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Why $INTC Only Fell By -3% on Yesterday's Announcement of NVIDIA's ARM-based PC Chips
Warren Buffett's "Rule No. 1: Never Lose Money" In Real Life
A good business isn’t necessarily a good stock, and vice versa — what matters is the gap between price & value, and whether a sufficiently large mispricing exists. This is what Buffett meant by, “Price is what you Pay, Value is what you Get”.
"We think no asset is so bad that there's not a price at which it's attractive for purchase, and no asset is so good that it can't be overpriced." - Howard Marks
Yesterday, I published my INTC 0.00%↑ Part 1 report after championing it privately for a long time, and having received a lot of requests to write about it. The timing of the report could not have been worse — NVIDIA announced its new lineup of ARM-based PC processors on the exact same day, which is bad news for Intel as it’s expected to make a serious dent into Intel CCG segment’s legacy CISC-based PC processor market share.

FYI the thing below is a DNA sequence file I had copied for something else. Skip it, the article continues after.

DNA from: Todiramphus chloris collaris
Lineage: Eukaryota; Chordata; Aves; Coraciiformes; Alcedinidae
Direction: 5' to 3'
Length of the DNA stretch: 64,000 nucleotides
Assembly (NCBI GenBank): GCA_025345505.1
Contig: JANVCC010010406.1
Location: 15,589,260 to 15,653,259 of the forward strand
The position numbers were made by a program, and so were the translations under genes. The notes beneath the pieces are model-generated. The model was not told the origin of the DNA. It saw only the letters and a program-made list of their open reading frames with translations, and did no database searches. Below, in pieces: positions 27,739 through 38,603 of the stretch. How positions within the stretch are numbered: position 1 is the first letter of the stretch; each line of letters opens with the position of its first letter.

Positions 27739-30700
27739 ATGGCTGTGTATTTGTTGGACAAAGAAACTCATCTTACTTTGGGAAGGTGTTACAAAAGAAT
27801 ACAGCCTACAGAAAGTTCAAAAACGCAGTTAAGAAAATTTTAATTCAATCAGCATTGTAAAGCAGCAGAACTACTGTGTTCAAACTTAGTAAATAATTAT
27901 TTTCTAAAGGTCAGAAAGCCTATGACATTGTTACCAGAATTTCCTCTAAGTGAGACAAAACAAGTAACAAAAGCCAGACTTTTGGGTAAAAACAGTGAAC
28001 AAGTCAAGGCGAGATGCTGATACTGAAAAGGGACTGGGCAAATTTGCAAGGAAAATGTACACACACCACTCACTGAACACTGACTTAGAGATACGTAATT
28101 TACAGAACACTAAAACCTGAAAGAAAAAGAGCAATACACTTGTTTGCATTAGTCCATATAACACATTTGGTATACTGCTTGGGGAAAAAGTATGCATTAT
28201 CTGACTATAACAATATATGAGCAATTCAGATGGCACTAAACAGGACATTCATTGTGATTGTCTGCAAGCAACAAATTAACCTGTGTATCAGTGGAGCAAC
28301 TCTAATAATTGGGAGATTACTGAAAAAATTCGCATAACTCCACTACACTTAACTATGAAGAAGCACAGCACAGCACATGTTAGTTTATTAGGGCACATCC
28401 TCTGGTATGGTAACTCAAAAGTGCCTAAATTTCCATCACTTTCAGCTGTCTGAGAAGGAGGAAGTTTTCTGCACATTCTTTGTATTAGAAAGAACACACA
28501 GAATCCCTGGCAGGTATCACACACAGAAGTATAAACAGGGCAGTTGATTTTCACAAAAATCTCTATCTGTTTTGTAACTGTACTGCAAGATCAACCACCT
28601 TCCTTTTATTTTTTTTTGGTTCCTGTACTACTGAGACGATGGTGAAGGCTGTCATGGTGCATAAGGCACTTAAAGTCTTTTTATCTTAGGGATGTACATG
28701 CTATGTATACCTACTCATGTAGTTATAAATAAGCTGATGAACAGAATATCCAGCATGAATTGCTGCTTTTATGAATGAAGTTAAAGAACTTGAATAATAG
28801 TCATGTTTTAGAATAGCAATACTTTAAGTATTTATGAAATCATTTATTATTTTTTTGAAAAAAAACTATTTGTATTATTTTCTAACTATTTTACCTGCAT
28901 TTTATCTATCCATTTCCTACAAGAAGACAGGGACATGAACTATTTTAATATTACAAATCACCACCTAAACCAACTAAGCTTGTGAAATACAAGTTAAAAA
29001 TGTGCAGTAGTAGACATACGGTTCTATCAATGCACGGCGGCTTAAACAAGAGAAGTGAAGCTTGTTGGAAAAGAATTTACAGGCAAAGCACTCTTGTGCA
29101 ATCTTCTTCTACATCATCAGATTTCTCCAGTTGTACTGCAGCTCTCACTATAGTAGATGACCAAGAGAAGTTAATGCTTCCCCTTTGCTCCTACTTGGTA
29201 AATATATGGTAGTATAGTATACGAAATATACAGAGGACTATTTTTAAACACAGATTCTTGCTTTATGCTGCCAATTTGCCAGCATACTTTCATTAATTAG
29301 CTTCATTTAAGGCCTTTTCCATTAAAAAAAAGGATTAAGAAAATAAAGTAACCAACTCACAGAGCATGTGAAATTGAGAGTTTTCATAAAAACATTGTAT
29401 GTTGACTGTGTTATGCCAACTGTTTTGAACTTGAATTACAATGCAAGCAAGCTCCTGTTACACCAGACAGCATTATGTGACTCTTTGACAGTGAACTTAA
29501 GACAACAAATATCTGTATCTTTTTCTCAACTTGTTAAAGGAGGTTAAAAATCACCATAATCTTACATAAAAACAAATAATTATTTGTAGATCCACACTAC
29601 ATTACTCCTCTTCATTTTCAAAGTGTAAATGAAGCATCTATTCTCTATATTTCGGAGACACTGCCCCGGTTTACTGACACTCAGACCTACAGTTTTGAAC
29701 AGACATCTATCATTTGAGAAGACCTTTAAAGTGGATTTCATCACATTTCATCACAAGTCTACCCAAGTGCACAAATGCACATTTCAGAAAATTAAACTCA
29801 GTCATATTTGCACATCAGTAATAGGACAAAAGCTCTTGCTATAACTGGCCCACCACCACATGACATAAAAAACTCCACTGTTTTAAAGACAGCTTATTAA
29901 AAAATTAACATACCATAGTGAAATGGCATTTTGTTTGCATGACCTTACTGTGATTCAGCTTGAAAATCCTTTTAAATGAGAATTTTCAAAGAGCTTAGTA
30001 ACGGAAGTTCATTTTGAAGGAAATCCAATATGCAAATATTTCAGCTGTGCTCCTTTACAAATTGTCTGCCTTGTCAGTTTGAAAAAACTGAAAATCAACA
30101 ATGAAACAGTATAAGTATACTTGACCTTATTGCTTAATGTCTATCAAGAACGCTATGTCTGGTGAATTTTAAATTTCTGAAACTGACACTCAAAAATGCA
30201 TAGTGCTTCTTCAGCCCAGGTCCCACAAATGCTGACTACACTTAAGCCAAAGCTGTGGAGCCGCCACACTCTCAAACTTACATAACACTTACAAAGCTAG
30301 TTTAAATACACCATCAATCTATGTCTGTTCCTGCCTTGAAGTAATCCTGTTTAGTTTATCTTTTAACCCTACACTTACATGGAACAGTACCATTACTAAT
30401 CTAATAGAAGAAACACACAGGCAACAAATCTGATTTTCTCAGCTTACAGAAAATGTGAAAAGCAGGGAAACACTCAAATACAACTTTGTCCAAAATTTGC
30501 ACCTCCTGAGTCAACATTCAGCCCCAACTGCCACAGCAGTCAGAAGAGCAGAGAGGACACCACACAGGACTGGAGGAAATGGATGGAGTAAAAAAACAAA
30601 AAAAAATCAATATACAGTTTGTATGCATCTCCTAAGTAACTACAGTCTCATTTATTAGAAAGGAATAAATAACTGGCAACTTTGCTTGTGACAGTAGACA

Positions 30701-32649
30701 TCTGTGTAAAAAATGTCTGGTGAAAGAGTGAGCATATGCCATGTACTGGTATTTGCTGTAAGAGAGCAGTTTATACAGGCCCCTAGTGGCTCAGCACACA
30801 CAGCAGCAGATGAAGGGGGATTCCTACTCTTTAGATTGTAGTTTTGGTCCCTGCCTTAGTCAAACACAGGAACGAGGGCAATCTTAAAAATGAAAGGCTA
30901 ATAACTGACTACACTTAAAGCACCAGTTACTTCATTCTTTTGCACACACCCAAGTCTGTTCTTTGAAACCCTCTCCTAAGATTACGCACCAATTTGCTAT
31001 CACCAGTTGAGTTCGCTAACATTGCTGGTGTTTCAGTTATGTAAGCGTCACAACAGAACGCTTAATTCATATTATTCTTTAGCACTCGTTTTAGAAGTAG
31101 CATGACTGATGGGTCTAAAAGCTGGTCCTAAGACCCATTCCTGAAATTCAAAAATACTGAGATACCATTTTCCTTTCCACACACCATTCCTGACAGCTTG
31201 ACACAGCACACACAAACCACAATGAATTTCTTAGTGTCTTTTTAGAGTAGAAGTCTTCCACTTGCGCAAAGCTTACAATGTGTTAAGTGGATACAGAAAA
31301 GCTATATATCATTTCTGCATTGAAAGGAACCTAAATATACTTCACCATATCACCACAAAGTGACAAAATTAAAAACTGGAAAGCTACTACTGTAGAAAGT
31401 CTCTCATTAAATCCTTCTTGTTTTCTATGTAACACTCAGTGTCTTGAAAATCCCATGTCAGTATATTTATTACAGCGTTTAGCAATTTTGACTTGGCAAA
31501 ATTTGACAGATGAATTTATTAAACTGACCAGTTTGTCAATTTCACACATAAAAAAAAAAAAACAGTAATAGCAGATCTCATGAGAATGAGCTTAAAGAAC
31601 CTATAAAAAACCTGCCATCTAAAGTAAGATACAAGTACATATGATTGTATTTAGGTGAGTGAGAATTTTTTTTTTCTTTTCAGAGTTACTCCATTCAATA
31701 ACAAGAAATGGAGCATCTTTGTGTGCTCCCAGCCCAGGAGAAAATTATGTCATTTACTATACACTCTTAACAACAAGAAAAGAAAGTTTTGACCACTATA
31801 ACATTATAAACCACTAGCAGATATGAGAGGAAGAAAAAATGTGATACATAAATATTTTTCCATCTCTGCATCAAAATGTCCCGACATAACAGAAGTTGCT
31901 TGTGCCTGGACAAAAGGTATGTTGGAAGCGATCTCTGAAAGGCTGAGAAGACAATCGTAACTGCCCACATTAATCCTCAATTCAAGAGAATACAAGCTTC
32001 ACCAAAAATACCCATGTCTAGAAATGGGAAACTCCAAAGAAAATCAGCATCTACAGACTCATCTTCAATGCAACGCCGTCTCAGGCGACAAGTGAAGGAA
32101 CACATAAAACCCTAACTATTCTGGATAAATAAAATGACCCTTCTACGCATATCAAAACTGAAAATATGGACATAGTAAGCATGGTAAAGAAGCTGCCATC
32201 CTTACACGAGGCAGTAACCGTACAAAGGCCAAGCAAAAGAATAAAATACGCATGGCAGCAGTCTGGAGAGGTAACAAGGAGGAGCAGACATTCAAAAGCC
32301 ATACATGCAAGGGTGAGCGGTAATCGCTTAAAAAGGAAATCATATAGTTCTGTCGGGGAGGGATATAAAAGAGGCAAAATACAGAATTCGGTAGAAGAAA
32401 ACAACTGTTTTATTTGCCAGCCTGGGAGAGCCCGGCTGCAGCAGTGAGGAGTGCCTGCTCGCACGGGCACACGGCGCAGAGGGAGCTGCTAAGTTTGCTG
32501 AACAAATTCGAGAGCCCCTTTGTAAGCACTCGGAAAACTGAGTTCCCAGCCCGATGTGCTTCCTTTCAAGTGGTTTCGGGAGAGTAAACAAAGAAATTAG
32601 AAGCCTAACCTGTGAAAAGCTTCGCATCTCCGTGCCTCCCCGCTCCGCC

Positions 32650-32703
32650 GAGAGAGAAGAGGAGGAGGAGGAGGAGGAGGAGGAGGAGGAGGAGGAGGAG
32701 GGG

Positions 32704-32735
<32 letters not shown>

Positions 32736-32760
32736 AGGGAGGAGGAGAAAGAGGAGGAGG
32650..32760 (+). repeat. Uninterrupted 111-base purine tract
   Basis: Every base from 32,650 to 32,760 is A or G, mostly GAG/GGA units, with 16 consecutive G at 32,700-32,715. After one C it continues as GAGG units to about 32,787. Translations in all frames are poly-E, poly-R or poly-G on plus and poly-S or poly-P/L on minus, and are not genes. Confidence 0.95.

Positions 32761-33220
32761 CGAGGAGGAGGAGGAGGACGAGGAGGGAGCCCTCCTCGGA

I’ve previously covered why the ARM architecture is expected to become the future of PC semiconductors in the article below — and in the interest of brevity, do give it a read if you’d like to find out more:
However, astute investors of Intel will make one weird observation — INTC 0.00%↑’s share price only slid by -3.1% upon the supposedly catastrophic news. This meager decline is further compensated by the fact that many other megacap stocks also slid by 1-2% yesterday while the S&P 500 index itself slid by -0.2% — implying that the earthshaking NVIDIA announcement only crushed Intel’s shares by an incremental 1-2% vs. the rest of the market.